• 2 days How To Invest In The Cybersecurity Boom
  • 3 days Investors Are Patient With Unprofitable Giants
  • 5 days Wells Fargo Back In The Scandal Spotlight Once Again
  • 7 days 5 Stocks To Keep A Close Eye On This Year
  • 9 days As Auto Giants Flail, Look To Chip Stocks For Gains
  • 9 days Central America Is Ready For The Bitcoin Hustle
  • 11 days China’s Video Game Restrictions Unlikely To Slow Down Booming Industry
  • 12 days Top Performing Stocks As Inflation Fears Grow
  • 13 days US Airline Stocks Take A Beating On New EU Restrictions
  • 14 days This IPO Could Open Sustainable Fashion Floodgates
  • 15 days Crypto Crime Nets Another $2B Fraudster
  • 17 days This Week’s Hottest Meme Stocks
  • 19 days Why World Markets Should Be Watching Germany Closely
  • 21 days Could ‘Cultured’ Meat Rival The Plant-Based Megatrend?
  • 23 days ‘Easy Money’: Crypto Is Still Attracting Newbie Investors
  • 25 days Foreign Syndicates May Have Stolen Up To $400B In COVID Benefits
  • 26 days Gold Jumps Above $1800 Ahead Of Jackson Hole Summit
  • 26 days International Banks Blacklist Afghanistan Following Taliban Takeover
  • 28 days China’s Tycoons Are Getting A Serious Reality Check
  • 29 days U.S. Cannabis Space Heats Up With Telling Tilray Acquisition
Airlines Could Recover, But Crew Remain Elusive

Airlines Could Recover, But Crew Remain Elusive

American Airlines is canceling hundreds…

The New Drug That Could Be Bigger Than Cannabis

The New Drug That Could Be Bigger Than Cannabis

The global market for psychedelic…

Michael Scott

Michael Scott

Writer, Safehaven.com

Michael Scott majored in International Business at San Francisco State University and University of Economics, Prague. He is now working as a news editor for…

Contact Author

  1. Home
  2. News
  3. Breaking News

$1.3 Billion In Cocaine Found On JPMorgan Vessel

Cocaine

The cryptocurrency community is having a bit of a laugh right now recalling a statement from Jamie Dimon, chairman and CEO of JPMorgan Chase, from a couple of years ago to the effect that if you’re dealing drugs in places like Venezuela, Ecuador or North Korea, “you are better off doing it in bitcoin than US dollars”. 

Especially now, since a ship seized last week with $1.3 billion in cocaine on board has just been outed as belong to a fund run by JPMorgan Chase. 

On July 4th, the United States Customs and Border Protection (CBP) agency in Philadelphia seized a cargo vessel with nearly 20 tons of cocaine on board with a street value of about $1.3 billion.

It was the largest cocaine bust ever carried out by the CBP. 

To put that into perspective, the UN Office on Drugs and Crime says the 17.9 metric tons of cocaine on board the ship was more than the total amount of the drug that passed through Africa between 2013 and 2016. In a single shipment.  As it turns out, the vessel, the MSC Gayane, is owned by client assets in a maritime strategy offered by JPMorgan Asset Management. It’s operated by Switzerland-based Mediterranean Shipping Company (MSC).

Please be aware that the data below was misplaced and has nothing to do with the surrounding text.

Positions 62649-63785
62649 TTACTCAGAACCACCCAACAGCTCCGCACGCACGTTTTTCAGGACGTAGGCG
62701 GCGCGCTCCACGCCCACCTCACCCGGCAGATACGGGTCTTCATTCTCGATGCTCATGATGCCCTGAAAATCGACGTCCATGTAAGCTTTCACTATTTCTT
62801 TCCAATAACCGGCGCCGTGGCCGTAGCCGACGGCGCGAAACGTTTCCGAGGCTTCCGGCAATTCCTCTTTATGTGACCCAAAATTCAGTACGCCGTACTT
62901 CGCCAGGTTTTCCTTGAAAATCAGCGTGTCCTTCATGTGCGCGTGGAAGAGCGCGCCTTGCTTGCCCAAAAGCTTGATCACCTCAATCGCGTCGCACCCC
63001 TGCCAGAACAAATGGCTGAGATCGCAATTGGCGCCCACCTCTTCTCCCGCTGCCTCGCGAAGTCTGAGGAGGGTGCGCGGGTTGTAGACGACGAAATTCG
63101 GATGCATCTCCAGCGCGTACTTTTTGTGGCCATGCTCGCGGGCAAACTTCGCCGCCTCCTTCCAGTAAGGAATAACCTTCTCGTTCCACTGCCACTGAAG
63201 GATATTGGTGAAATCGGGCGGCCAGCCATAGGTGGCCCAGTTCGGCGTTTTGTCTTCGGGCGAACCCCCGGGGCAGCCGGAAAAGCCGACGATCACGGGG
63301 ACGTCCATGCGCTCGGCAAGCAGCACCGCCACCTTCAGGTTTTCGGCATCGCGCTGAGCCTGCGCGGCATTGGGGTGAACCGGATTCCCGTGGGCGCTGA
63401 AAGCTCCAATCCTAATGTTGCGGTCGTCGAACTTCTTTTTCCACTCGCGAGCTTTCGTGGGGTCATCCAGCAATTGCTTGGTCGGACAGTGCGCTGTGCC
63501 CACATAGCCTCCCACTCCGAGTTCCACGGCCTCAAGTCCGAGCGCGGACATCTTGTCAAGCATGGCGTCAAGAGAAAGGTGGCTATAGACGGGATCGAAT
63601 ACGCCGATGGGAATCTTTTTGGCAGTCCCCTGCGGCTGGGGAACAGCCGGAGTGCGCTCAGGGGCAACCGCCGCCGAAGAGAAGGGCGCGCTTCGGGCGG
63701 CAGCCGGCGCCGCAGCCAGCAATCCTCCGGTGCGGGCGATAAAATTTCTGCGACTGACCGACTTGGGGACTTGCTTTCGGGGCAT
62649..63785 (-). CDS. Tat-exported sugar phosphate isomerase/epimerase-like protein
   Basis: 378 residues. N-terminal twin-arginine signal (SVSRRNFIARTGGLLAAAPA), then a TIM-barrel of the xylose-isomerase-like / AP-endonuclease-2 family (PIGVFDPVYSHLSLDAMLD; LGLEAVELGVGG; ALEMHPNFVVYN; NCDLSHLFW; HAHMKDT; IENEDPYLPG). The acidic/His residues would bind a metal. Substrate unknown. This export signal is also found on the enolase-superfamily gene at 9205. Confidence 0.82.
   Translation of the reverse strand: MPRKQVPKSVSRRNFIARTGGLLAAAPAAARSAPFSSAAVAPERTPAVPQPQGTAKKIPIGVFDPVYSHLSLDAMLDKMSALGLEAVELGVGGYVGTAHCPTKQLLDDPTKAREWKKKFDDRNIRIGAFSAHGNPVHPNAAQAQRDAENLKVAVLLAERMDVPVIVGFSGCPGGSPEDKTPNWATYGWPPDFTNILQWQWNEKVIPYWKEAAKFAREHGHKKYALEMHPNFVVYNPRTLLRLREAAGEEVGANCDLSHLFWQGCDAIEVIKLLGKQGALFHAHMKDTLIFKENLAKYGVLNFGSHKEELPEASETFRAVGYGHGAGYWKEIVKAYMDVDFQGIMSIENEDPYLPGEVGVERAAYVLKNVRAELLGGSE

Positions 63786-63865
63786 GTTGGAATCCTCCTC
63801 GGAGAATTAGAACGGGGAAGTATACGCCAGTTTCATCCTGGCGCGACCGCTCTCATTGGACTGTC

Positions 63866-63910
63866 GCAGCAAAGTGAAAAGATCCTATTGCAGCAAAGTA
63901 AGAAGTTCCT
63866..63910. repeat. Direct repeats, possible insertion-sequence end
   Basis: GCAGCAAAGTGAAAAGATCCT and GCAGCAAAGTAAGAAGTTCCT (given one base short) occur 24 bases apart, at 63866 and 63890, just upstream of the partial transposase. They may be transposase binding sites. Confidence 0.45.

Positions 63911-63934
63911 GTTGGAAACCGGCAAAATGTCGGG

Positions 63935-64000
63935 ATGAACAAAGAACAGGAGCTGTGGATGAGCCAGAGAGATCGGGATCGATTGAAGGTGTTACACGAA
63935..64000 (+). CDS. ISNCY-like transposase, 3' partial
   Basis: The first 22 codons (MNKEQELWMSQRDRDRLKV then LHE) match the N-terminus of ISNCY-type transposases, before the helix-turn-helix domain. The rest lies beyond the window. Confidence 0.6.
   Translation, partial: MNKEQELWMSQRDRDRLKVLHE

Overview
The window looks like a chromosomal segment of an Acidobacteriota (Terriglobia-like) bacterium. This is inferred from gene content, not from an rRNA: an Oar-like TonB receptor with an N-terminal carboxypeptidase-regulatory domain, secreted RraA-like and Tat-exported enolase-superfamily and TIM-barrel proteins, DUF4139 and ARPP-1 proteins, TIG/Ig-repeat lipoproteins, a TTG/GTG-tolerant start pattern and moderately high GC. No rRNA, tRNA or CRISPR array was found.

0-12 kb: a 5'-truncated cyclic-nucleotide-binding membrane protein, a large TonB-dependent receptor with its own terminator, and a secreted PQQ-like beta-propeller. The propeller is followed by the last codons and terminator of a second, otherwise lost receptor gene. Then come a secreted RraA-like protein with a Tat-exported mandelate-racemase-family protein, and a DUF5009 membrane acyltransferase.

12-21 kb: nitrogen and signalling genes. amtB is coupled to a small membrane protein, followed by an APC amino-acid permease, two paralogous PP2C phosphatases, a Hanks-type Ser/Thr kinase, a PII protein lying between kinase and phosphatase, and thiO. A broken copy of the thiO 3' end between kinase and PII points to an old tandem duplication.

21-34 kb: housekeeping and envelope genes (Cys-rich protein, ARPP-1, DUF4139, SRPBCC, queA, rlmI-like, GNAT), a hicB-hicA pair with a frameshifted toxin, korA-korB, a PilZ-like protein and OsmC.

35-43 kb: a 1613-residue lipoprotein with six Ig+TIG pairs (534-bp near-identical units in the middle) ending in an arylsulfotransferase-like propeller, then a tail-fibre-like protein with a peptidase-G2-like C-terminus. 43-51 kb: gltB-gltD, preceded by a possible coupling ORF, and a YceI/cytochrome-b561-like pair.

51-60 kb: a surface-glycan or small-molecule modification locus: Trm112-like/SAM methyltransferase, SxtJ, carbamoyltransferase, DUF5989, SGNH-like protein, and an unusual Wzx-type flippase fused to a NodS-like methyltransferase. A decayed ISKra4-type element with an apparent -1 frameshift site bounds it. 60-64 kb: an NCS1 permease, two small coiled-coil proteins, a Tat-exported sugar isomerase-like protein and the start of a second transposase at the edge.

According to an online ship tracker, the ship sailed under the Liberian flag and had previously traveled through the Bahamas and several South American countries. When it was seized, it was en route to northern Europe.

But JPMorgan isn’t defending itself here, though Bloomberg has boldly wondered whether this means that JPMorgan “might lose a drug ship”. In fact, the bank has remained entirely tight-lipped. It doesn’t have operational control over the vessel. It only financed the purchase of the ship for $90 million. As far as it’s concerned, the bank’s hands are clean. 

Related: What Would You Do If You Found A Wallet On The Street?

The drugs were initially found in mid-June by border agents before the CBP officially seized it. 

According to ABC News, so far, at least six crew members from Serbia and Samoa have been charged with conspiracy to possess cocaine aboard a ship. The ship’s second mate reportedly told investigators that he had been promised $50,000 for handling the cargo. 

So, are big banks, as they get into the physical side of “commodities”, now dealing in drugs, even if they’re not the operational masterminds?

It’s bound to be an issue, and JPMorgan isn’t alone. 

In May, a Wells Fargo personal banker pleaded guilty to helping launder millions of dollars for drug traffickers like the Mexican Sinaloa cartel. Between 2014 and 2016, money-laundering organizations recruited people who would open bank accounts for the cartel's drug money. In total, the operation laundered over $19 million dollars in narcotics proceeds.

A couple of years ago, Deutsche Bank was fined $630 million after authorities raided the bank’s offices over money laundering claims. Deutsche staff reportedly helped clients “transfer money from criminal activities” - as much as $10 billion - to offshore accounts. 

By Michael Scott for Safehaven.com

More Top Reads From Safehaven.com:

Back to homepage

Leave a comment

Leave a comment